The Last Blockbuster

The Last Blockbuster (2020)
★★★ / ★★★★

Although Taylor Morden’s “The Last Blockbuster” does not reveal anything earth-shattering about the former largest video rental empire in the world, boasting 9000 locations with one location opening every 17 hours in its heyday, it shows just enough to tickle the nostalgia bone. It wastes no time placing viewers inside a Blockbuster with its blue carpet, yellow walls and distinct scent, it establishes a warm and friendly tone, the pacing is brisk and assured, figureheads interviewed are full of personality, and it answers important questions, like how the company came about, how the majority of mom-and-pop rental stores were forced to close and, perhaps more intriguingly, how some these small, local businesses actually became part of the chain. It even provides a thorough answer on whether Netflix truly was directly responsible for Blockbuster going out of business. The answer might surprise you.

The documentary is on top form when it gets personal. We meet Sandi Harding, the general manager of the remaining Blockbuster on the planet located in Bend, Oregon, and within seconds we feel her passion for the job. She need not speak and tell us how much she enjoys working in Blockbuster or how it is a family business and so it means a lot more to her than a job. All the picture has to do is to show this woman—who is funny, energetic, always sporting a smile in her eyes—stacking movies on shelves, cleaning glass containers, being happy to answer questions (questions that I’m sure she had answered a thousand times on radio, television, newspapers, and other media), or going on a trip to a nearby Target to buy new movies so customers can have the latest to rent at the store.

When the camera is on Harding, it feels like spending time with a cool aunt. (We even meet her Blockbuster family at home and at an annual barbecue.) By the time this film was made, she has been with the company for fifteen years—and it shows. And it’s funny because, in my eyes, she manages to outshine commentators like Kevin Smith, Paul Scheer, Jamie Kennedy, and others. These artists may have something interesting or funny to say once in a while, but there is not a single moment in which Harding comes across forced or inauthentic.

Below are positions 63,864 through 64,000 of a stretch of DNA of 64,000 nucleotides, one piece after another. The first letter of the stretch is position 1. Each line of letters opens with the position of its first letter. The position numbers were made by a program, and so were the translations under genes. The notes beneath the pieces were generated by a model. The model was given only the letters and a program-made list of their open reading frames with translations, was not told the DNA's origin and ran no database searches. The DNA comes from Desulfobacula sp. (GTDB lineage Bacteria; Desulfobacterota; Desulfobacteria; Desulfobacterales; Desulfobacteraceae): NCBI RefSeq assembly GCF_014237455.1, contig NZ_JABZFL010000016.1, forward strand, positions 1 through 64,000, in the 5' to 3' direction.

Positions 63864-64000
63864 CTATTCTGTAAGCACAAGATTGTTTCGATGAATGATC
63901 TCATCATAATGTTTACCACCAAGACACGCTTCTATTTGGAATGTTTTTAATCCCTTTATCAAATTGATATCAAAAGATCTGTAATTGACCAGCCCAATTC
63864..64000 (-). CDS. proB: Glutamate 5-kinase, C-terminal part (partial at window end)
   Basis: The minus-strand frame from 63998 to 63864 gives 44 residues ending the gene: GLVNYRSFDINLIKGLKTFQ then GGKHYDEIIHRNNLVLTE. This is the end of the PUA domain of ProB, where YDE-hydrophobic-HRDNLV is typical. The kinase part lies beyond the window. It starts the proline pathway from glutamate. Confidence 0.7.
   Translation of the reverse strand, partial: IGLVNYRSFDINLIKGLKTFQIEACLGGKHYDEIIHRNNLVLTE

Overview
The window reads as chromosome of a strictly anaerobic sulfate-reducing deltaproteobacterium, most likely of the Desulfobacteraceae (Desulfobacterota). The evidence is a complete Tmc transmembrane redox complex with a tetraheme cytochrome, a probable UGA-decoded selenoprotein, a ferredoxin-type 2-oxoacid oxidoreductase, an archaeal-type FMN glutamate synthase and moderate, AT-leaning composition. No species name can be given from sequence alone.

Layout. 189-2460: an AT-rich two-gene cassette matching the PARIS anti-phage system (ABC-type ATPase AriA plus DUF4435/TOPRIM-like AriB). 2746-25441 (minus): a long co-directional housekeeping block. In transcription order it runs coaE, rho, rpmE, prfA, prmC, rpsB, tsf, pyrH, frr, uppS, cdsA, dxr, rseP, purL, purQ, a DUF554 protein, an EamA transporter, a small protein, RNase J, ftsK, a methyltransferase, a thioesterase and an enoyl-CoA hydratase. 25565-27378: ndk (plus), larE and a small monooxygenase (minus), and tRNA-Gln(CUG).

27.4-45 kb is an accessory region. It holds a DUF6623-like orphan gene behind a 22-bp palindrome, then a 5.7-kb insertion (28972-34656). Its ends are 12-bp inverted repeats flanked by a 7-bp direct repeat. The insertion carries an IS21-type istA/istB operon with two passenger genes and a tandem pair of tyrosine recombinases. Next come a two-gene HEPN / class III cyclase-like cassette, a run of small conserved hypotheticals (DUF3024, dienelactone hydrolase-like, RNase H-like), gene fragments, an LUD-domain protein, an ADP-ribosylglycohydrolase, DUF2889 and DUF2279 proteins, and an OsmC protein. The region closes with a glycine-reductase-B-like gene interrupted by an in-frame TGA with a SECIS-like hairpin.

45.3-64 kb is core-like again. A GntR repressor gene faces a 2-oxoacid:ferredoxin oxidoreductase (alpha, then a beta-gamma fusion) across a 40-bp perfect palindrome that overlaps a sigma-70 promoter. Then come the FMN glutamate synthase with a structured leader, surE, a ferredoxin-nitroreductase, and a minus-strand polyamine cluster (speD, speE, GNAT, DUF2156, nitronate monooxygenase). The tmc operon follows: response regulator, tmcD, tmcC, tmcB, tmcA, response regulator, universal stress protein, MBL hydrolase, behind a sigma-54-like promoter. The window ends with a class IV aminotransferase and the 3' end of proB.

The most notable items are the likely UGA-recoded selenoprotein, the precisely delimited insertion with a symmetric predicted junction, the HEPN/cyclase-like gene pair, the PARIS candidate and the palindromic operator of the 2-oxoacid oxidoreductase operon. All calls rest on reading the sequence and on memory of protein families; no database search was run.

Having Harding on film is critical not just because she’s the manager. She is the conduit between the filmmaking world and people like you and me; she makes the work that much more relatable without having to result to one-liners, quirks, or exaggerations like a few of the interviewees. While I doubt that the final Blockbuster standing still has ten years left, I wish that Harding gets to do what she loves until the day she decides to retire.

The film also has a knack for indirectly asking what Blockbuster means to the viewer. I came late to the party. It was around 2003 when I signed up to become a Blockbuster member. It was summertime and, in order to compete with Netflix (which I was also a member—mail back a DVD, get another the very next day… those were the days!—no streaming services just yet), Blockbuster offered unlimited rental—two or three movies at a time—for a fixed rate.

I lived about half a mile from the rental store and so imagine how many movies I watched just that one summer. I must have seen about 5 movies per day; I became such a regular that employees in every shift knew me by name until 2006 when I cancelled my membership because I had to leave home for university. Between 2003 and 2006 was the time when I fell in love with the movies. I can say with utmost confidence that had it not been for Blockbuster, you wouldn’t be reading these words today.

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